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Christian History

Today in Christian History

February 3

February 3, 865 (traditional date): Anskar, the first archbishop of Hamburg and called the "Apostle of the North," dies. Missionary to Denmark and Sweden, he converted many, including the King of Jutland (see issue 63: Conversion of the Vikings).

February 3, 1468: Johannes Gutenberg, who developed a printing press with movable type that helped the Protestant Reformation (by allowing the easy dissemination of reformers' writings), dies at age 67 (see issue 34: Luther's Early Years).

February 3, 1809: German composer Felix Mendelssohn, a very devout Lutheran, is born in Hamburg. His "Elijah" oratorio is considered second only to Handel's "Messiah," and he is responsible for rediscovering Bach, whose music had been forgotten for 80 years.

February 3, 1864: The Christian Union, composed of Protestant congregations opposed to "political preaching" during the Civil War, is formed in Columbus, Ohio.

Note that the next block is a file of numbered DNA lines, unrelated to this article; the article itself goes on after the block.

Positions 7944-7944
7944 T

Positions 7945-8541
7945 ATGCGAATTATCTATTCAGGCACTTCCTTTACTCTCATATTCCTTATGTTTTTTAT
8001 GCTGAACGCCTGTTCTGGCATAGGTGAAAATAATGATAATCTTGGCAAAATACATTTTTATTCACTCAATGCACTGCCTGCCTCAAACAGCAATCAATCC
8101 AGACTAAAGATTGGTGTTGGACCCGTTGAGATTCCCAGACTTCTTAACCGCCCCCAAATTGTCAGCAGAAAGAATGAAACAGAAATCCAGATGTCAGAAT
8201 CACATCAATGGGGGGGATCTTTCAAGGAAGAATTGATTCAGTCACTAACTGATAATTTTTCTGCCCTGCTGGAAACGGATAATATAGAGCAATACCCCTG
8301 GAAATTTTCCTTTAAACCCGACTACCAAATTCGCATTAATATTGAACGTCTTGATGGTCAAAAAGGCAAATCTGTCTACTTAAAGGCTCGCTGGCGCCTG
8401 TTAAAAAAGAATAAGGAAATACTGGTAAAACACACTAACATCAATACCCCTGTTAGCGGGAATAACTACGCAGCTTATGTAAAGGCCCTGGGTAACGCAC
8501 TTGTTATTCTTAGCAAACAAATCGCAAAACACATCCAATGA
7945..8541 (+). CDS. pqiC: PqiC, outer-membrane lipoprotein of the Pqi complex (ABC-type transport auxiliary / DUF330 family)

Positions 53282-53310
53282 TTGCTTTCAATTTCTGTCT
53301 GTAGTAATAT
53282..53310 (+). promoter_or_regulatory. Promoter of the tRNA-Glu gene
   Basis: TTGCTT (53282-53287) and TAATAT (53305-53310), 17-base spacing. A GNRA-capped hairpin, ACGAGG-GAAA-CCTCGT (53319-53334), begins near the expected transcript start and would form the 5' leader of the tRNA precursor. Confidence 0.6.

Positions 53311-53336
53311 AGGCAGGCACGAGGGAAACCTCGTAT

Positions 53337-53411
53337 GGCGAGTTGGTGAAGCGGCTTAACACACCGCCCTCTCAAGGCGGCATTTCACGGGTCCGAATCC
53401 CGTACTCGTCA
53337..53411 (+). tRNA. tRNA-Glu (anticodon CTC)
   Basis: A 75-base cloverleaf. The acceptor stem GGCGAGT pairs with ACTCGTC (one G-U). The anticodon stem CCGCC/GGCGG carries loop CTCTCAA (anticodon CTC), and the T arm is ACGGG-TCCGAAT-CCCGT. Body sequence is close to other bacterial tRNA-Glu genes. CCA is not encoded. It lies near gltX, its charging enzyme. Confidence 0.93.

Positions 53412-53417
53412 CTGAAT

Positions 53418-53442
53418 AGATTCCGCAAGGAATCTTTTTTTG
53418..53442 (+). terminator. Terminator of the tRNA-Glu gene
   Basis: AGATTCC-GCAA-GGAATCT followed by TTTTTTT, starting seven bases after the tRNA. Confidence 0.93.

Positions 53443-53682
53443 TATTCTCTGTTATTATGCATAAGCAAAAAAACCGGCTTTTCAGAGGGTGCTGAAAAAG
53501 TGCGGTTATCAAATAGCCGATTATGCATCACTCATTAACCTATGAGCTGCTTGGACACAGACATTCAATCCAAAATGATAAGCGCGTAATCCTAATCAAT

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April 15, 1415: Jerome of Prague, a friend of Bohemian reformer Jan Hus, is seized by church authorities meeting at the Council of Constance. Under duress, Jerome recanted his Wycliffe-influenced beliefs and accepted the authority of the pope. However, when a crowd was assembled to hear him repeat the recantation, he changed his speech and eloquently defended both Wycliffe's teachings and the recently executed Hus. Jerome was subsequently burned at the stake (see issue 68: Jan Hus).

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